Mourners have attended the funeral of a slain Lebanese publisher and outspoken Hezbollah critic whose murder last week provoked a public outcry.
Lokman Slim was found dead with six bullets in his body last week on a deserted rural road in the country’s south, in the first high-profile killing in Lebanon in years that sparked fears of a new wave of political violence amid deepening social and economic turmoil.
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Thursday’s memorial service took place at Slim’s family home in the southern suburbs of the capital, Beirut, with relatives, friends and diplomats in attendance.
“Weapons don’t serve the country. They didn’t serve me, they cost me my son,” Salma Mershak, Slim’s mother and an historian, said at the ceremony, calling people to protect his legacy and the country from descending into violence.
The United States ambassador to Lebanon, who was present at the ceremony including ambassadors from Canada, the United Kingdom and other countries, demanded that those who killed the activist be brought to justice.
“This is a barbaric act, unforgivable and unacceptable,” said Dorothy Shea. “Like him, let us not be deterred. We will push for what is just, we will join you in demanding accountability for this horrific crime.”
Al Jazeera’s Zeina Khodr, reporting from the funeral, said while the authorities had promised a “swift” response, there has so far been no development in the case.
“People here, including his family, say they are not expecting any results any time soon – because there is little faith in the judiciary and the security agencies in the country,” she said.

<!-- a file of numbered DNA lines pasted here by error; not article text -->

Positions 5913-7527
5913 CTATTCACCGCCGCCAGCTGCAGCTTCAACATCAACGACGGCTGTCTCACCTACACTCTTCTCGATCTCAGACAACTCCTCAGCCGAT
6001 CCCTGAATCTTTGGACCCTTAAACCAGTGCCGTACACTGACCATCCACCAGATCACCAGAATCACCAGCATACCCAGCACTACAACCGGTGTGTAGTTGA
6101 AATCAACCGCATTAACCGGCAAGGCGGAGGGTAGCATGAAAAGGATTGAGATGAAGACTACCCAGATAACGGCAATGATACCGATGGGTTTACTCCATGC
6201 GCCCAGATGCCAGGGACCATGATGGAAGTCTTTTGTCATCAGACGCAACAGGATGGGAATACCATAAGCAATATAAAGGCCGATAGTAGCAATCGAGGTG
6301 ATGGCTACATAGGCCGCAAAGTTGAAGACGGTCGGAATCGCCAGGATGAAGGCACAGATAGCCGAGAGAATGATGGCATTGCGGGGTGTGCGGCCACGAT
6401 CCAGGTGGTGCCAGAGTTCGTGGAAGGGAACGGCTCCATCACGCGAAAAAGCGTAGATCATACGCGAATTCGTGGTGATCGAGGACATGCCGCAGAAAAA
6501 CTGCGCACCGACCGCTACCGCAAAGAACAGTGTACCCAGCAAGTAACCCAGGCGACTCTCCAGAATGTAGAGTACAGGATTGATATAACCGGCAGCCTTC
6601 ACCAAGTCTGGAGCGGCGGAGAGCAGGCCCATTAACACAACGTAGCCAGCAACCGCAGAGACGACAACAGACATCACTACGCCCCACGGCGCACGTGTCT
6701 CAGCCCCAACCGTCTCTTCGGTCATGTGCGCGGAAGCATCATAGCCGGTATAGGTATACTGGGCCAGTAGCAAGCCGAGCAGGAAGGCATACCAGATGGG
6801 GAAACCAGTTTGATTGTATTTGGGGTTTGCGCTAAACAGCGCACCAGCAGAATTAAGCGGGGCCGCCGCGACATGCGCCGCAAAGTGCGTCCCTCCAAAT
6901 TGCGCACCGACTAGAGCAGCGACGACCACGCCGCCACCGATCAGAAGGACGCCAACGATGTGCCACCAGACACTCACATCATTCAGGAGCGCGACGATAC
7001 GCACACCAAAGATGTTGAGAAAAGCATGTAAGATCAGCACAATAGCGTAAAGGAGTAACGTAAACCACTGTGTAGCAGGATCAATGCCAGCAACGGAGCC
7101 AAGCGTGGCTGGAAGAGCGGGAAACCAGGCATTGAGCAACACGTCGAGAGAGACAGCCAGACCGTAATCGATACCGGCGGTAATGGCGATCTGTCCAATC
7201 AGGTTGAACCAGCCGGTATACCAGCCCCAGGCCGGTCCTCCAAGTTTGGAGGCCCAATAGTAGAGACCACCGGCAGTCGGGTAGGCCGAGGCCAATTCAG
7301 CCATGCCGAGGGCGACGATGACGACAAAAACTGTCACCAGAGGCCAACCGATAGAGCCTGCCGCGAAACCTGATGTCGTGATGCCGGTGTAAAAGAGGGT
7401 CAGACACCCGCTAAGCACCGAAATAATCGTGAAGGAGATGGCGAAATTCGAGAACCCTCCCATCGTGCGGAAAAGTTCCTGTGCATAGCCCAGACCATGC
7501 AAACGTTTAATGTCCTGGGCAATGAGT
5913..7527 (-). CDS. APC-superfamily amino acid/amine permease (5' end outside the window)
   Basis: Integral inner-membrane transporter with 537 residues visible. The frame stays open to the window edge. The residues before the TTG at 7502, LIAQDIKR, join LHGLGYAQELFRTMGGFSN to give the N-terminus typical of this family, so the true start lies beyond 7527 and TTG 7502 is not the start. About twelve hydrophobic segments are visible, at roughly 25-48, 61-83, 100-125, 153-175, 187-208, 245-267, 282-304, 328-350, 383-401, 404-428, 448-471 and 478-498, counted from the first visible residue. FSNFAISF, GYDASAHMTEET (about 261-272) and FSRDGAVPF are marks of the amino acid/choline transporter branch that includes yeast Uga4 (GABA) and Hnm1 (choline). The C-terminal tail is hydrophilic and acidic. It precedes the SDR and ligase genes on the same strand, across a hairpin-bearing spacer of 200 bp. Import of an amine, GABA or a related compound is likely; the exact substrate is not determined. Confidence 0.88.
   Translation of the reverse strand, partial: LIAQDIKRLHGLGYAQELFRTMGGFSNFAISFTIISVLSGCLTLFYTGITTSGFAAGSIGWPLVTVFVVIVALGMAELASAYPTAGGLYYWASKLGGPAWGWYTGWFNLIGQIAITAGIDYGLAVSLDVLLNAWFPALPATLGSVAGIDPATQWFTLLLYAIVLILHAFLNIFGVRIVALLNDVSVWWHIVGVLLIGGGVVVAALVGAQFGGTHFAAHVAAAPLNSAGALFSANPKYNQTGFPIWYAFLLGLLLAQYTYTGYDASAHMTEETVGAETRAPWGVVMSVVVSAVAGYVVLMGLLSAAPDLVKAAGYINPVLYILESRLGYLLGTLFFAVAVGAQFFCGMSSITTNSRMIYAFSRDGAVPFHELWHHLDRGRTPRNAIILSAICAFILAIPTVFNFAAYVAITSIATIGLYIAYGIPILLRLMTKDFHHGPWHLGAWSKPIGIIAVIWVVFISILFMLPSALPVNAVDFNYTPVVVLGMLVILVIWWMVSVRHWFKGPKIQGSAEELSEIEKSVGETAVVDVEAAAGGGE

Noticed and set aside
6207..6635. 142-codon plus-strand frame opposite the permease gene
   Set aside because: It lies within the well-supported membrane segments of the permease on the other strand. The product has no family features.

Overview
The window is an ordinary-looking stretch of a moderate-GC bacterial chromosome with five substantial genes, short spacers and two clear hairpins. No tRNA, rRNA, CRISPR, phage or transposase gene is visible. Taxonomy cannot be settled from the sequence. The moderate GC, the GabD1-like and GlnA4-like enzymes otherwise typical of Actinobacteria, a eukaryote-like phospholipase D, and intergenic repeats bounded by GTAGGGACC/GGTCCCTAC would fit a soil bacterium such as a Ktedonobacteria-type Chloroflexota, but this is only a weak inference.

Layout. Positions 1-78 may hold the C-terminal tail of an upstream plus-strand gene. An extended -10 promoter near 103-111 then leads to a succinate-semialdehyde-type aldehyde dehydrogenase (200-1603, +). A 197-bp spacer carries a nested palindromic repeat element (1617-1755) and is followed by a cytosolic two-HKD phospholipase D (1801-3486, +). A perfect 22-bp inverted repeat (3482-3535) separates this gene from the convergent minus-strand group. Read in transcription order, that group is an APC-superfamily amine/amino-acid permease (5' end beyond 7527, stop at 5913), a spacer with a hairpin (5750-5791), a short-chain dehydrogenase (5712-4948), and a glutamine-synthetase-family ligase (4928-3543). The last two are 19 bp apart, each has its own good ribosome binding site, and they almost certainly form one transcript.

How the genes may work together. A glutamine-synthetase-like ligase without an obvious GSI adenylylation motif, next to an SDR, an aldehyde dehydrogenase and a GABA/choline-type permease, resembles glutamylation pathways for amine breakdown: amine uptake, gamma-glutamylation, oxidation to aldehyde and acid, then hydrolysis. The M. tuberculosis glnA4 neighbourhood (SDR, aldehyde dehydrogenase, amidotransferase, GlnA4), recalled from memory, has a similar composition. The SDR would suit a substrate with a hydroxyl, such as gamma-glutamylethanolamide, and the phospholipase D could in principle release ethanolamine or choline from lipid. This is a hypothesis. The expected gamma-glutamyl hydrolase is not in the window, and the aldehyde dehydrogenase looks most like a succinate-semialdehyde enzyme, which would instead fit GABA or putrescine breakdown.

The family has hired a private forensic pathologist to carry out an independent examination of Slim’s body. Many of his friends have reportedly suspected Hezbollah supporters had a role in his killing, citing previous threats to the vocal critic of the powerful Shia Muslim group.
But Hezbollah has denied any role in the murder, accusing its political and ideological opponents of exploiting the brazen killing for political gain.
The group has called for an open investigation, while it said in a statement that those trying to implicate the group in Slim’s killing with no evidence should be prosecuted “because they aim to incite chaos”.
Slim, a Shia, was a leading voice criticising Hezbollah and was regularly attacked in local media by people believed to be supporters of the group.
“I feel like his killing was not just targeting him [Slim] alone, but pluralism and the diversity in the Shia community,” independent researcher Cilina Nasser told Al Jazeera at the memorial.
“He gave young people the tools to invest in history,” researcher Nazir Ghanem said, adding that people who invest in “dogma and ideology found him annoying … and that is why he was killed”.
Slim, with his wife Monika Borgmann, co-founded a research and film production centre that documented stories of prison, disappearances and national trauma in Syria and Lebanon. They also kept an elaborate archive of Lebanon’s civil war history.